In light of this, the report followed, “Western Balkan countries should start with fundamental steps and learn from EU’s previous enlargement processes.” Another step is making the best out of international assisting bodies in respective countries, such as OSCE in Albania.

“Its core activity is strengthening the country’s administration and the legislative and judicial reform. This includes monitoring, which leads to reform changes and further implementation in the courts,” the report said concerning OSCE, but referring to other organs as well.

On the other hand, the EU itself should regain trust and credibility in the eyes of the Western Balkans, as “its efficiency in monitoring states’ progress and ability to implement accession conditions have been undermined, as alternative ways of governing do emerge.”

In turn, the report, compiled by the Albanian Institute of International Studies (AIIS) in cooperation with PfP Consortium Study Group, the Austrian National Defense Academy and the George C. Marshall European Centre for Security Studies, mentioned some of the best practices of national state efforts to strengthen rule of law.

Different states have been given different priorities according to their situation. In Albania, the justice reform was mentioned as one of the main conditions.

“For promoting the justice reform, Albania has accepted donations by international experts and brand consultation, due to its difficulty in drafting the law. Concerning the justice reform, a vetting of all existing structures and legislations is the country’s key to move forward,” it was said.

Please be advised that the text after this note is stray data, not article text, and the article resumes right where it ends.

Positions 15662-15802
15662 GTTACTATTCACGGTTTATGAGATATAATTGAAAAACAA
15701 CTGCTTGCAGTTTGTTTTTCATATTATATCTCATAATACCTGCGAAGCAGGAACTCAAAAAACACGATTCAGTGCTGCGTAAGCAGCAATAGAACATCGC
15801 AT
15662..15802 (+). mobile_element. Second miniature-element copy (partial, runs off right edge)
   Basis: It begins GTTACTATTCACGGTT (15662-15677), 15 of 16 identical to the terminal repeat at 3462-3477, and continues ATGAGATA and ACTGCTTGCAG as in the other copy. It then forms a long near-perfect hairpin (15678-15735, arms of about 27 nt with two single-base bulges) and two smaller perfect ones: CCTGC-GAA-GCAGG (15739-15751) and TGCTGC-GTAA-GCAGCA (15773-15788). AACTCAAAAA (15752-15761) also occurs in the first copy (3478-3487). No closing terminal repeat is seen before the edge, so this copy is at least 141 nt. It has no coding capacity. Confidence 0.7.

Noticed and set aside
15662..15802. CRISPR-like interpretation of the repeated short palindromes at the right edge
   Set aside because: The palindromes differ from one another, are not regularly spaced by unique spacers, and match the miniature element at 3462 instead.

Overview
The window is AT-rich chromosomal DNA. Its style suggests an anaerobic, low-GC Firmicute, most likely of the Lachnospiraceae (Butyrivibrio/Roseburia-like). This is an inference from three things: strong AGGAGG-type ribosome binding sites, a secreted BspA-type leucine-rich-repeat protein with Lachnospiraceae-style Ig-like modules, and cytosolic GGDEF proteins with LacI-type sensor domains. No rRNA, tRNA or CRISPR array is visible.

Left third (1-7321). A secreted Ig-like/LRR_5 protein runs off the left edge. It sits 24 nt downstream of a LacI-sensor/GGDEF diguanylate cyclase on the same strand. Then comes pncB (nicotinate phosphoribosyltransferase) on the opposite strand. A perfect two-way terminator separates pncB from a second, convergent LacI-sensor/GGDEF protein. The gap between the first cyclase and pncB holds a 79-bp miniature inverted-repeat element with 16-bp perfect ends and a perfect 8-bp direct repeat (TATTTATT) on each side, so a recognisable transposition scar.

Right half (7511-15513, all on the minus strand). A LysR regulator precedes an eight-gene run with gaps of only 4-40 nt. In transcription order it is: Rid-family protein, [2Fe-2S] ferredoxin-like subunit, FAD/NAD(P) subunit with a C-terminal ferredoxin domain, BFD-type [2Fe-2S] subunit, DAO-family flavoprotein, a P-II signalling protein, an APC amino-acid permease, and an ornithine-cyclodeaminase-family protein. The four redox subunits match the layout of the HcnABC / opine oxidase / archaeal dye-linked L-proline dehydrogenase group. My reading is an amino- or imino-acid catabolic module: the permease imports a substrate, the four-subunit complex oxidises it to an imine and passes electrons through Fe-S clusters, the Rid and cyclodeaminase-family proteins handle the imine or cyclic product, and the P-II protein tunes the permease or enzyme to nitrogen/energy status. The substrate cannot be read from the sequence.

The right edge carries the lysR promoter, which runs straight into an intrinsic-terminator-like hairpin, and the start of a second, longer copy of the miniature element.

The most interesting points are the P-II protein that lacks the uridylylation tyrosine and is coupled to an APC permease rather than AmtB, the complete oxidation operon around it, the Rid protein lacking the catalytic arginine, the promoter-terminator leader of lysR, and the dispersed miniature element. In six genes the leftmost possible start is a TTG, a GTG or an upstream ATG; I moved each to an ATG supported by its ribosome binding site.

Zagreb, it was mentioned, has managed to strengthen the rule of law through the State Prosecutor’s Office for the Suppression of Organized Crime and Corruption (USKOK). USKOK’s employees go through regular security checks, while “its executive powers go so far as to punish corruption with jail time and loss of money.”

Another example was Macedonia’s special prosecutor office, which was established to investigate alleged illegal wiretapping, election fraud and abuse of public office from the people who are in power.

“Although this method needs to be more transparent and has to extend its network before being called successful, it must be considered that it has given rise to debates in Macedonia and its public support in polls reaches 60%,” the report followed.

Another key component mentioned by experts was the countries’ civil society. Not to be overlooked is the need of a system “of civic education focusing on enhancing civic responsibility and engagement” for the creation of societies respectful of human rights and the rule of law.